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Sony NW-S703F (1GB) review: Sony NW-S703F

The Sony NW-S703F's innovative noise-cancelling technology will effectively stop the racket from the outside world -- it also offers exceptional sound quality and very impressive battery life

Frank Lewis
4 min read

If you long to block out the rest of the world like a teenager that's a bit too fond of My Chemical Romance, then this music player from Sony might do the trick. It's the first flash-based model to feature built-in noise-cancellation technology, which promises to stop the racket from the outside world intruding on your tunes.


Sony NW-S703F (1GB)

The Good

Long battery life; good noise-cancelling performance; excellent sound quality.

The Bad

Fiddly controls; unintuitive software; high price tag.

The Bottom Line

The inclusion of the noise cancelling on the NW-S703F will be a boon for most commuters and the player also impresses with its marathon battery life and punchy sound quality. Transferring tracks using the SonicStage jukebox software, however, is very cumbersome, and the player's controls never quite feel as intuitive as they should

At £80, it certainly isn't one of the cheapest players around, especially as it only comes with 1GB of memory, but it does promise to match the innovative noise-cancellation feature with exceptional battery life and pristine sound quality.

Despite these plus points, however, the Sony NW-S703F never really manages to establish itself as anything other than a pretty average product. The player's fiddly controls mean that we could never feel completely comfortable with it, and despite some useful recent improvements, Sony's SonicStage software still remains way behind the likes of iTunes or even Windows Media Player in terms of usability and reliability.

The NW-S703F is about the same size as a pack of chewing gum, and although our model was decked out in black, it is also available in pink and violet. Despite its diminutive dimensions it actually feels quite heavy when you hold it in your hand, but far from this being a negative, it just reinforces the fact that it feels remarkably solid and well built.

You can forget about scroll wheels or buttons for navigation here. Instead, Sony has chosen a rocker wheel that you flick back and forwards to make selections. That's simple enough, but things start to get a bit complicated when you need to change the play mode. To skip tracks, you need to push the wheel inwards first, and to move through the albums stored in the memory, you pull it out towards the edge. It's all rather fiddly to use -- after a while you find yourself wishing that Sony's engineers hadn't tried to be so clever and instead just gone with something simple like a four-way directional pad.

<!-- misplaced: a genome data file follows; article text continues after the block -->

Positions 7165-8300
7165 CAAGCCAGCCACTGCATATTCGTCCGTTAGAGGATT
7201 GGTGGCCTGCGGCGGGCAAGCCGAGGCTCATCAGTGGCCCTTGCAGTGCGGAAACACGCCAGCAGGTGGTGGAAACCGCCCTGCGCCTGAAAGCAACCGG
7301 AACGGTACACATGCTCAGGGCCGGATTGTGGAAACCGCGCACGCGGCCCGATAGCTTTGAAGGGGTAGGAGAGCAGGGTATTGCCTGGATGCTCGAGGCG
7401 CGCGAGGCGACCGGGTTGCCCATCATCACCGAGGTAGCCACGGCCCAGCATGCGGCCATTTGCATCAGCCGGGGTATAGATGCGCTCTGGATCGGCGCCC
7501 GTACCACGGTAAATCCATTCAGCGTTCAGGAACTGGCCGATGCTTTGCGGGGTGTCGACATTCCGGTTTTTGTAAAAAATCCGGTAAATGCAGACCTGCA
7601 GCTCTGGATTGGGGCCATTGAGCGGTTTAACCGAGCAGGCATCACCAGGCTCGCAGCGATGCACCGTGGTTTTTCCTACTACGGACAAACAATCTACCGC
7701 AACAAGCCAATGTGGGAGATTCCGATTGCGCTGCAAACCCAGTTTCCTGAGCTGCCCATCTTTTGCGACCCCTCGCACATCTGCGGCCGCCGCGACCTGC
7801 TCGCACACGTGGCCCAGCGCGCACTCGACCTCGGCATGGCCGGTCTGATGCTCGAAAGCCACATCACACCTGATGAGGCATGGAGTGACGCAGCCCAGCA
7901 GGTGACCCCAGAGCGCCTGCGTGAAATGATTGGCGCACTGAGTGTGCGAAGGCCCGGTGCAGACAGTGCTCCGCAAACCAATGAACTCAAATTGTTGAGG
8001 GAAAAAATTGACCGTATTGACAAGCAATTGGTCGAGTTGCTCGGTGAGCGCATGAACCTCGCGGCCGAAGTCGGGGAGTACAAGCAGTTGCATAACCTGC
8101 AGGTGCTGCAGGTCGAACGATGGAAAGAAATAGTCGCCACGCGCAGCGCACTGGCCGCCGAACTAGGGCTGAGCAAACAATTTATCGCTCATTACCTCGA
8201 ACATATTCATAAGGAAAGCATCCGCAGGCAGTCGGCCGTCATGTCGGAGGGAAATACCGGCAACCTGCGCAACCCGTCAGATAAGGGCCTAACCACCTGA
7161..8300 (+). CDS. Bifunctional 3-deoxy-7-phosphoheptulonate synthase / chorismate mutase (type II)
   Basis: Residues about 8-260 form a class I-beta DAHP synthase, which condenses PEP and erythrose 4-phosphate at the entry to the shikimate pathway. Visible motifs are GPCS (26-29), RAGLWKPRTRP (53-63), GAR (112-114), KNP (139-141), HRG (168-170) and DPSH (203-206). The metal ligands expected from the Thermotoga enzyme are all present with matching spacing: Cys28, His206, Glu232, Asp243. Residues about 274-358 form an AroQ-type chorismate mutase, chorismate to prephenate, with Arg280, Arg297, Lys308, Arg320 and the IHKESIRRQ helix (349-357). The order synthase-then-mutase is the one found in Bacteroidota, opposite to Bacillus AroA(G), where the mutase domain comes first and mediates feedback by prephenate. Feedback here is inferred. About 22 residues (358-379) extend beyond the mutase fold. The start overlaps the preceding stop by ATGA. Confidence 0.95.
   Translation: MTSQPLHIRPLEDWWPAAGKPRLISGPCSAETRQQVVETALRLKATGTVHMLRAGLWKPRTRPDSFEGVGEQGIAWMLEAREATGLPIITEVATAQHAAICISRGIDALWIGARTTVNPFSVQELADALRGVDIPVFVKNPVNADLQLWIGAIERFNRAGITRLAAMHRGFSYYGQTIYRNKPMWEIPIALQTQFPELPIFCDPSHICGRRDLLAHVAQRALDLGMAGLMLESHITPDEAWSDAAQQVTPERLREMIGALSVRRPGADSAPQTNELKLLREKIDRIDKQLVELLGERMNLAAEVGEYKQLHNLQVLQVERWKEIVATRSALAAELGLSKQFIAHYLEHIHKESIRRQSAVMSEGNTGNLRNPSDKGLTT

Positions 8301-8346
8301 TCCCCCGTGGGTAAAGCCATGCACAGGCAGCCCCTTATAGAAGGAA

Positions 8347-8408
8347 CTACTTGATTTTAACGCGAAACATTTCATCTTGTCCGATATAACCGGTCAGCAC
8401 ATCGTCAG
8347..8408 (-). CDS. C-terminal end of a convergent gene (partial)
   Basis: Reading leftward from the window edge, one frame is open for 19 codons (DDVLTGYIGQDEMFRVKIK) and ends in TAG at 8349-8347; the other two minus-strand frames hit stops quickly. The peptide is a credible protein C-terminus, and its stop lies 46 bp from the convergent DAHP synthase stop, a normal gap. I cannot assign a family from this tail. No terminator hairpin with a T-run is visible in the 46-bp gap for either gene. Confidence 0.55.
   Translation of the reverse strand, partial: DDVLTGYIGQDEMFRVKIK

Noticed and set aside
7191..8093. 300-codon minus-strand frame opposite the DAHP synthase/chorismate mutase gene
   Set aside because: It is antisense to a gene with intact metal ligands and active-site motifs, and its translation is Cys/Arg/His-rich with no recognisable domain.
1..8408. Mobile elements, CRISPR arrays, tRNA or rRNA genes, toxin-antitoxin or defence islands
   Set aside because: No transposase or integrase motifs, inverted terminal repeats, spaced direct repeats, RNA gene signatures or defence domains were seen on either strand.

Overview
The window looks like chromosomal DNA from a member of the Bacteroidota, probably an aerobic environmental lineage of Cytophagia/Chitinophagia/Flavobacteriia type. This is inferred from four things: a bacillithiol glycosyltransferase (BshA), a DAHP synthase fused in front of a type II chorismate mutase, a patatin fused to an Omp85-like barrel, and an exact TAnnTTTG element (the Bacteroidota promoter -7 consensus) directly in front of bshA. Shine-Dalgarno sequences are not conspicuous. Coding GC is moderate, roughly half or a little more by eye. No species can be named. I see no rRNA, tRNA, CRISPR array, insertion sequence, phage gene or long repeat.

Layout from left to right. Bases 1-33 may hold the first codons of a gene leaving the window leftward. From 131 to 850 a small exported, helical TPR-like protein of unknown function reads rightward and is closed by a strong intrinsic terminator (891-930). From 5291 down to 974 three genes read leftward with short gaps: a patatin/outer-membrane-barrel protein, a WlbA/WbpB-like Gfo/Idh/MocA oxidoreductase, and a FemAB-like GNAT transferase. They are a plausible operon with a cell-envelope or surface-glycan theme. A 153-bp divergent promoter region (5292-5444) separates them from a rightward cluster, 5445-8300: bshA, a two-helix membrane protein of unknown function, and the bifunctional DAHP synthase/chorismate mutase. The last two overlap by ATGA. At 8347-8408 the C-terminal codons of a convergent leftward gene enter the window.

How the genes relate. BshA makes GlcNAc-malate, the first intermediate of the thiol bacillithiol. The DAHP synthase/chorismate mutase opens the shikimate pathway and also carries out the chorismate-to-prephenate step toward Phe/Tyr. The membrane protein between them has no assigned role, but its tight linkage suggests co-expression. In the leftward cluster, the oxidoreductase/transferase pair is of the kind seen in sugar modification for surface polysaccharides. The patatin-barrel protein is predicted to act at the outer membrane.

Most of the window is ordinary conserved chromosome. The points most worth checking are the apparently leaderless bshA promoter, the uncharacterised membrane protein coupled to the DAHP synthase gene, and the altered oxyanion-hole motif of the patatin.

At least the player has a screen, unlike the iPod Shuffle. It's a colour OLED display and, although it's very small, there's just enough room to show three lines of text along with a tiny thumbnail of album art. While it's bright and easy to read, the colours look slightly washed out -- a problem that's common to most devices that use OLED displays.

You can fit around 250 songs in MP3 format on the 1GB of memory, and it will also play both Sony's own ATRAC format and WMA files. If, however, you want to buy tracks online, you're limited to Sony's own Connect music store -- the NW-S703F can't play DRM-protected WMA tracks.

To get music on to the player, you have to use Sony's SonicStage software. This has had a number of facelifts over the years, but it is still so cumbersome to use that transferring tracks with it feels like trying to tie your shoelaces while wearing oven mitts. The Connect music store is integrated into SonicStage, and while it has a large library of two million tracks available for download, it's nowhere near as user-friendly as iTunes.

When you're bored of listening to your own tracks, you can always switch to the onboard FM tuner. This has generally good reception and allows you to program up to 30 preset stations.

Although the noise cancelling doesn't cut out every single bit of background noise, it does significantly cut down on the racket going on outside of the earbuds. For example, on a noisy Tube journey in central London with the noise cancelling turned off, we were still able to hear the rattle of the train with the volume at around the halfway mark. When we switched on the noise cancellation, however, the background noise was almost completely inaudible. Let's face it -- anything that makes a Tube journey more bearable has got to be worth its weight in gold.

One note of caution: the noise-cancelling system is reliant on tiny microphones mounted on the outer edge of the earbuds that come with the player, so if you try using a different set of cans, the noise-cancelling feature simply won't work.

If there are two things that Sony's music players have always excelled at, they are battery life and sound quality -- this model certainly doesn't let the side down.

Like a maths teacher caught up in explaining the intricacies of algebra, it just keeps on going, and going, and going. Sony quotes a battery life of 50 hours, and while ours didn't stretch quite that far it still managed a stellar 43 hours of playback. It means, for example, that most people will be able to use it everyday for their commute and only have to charge it at the weekend.

Sound quality was equally impressive. The likes of Bloc Party's Weekend in the City album manage to sound suitably spiky without ever becoming a mess of midrange frequencies. When we cranked up the bassboost setting, the bottom end from The Good, The Bad and the Queen's dubbier workouts really rattled the cranium.

Edited by Jason Jenkins
Additional editing by Kate Macefield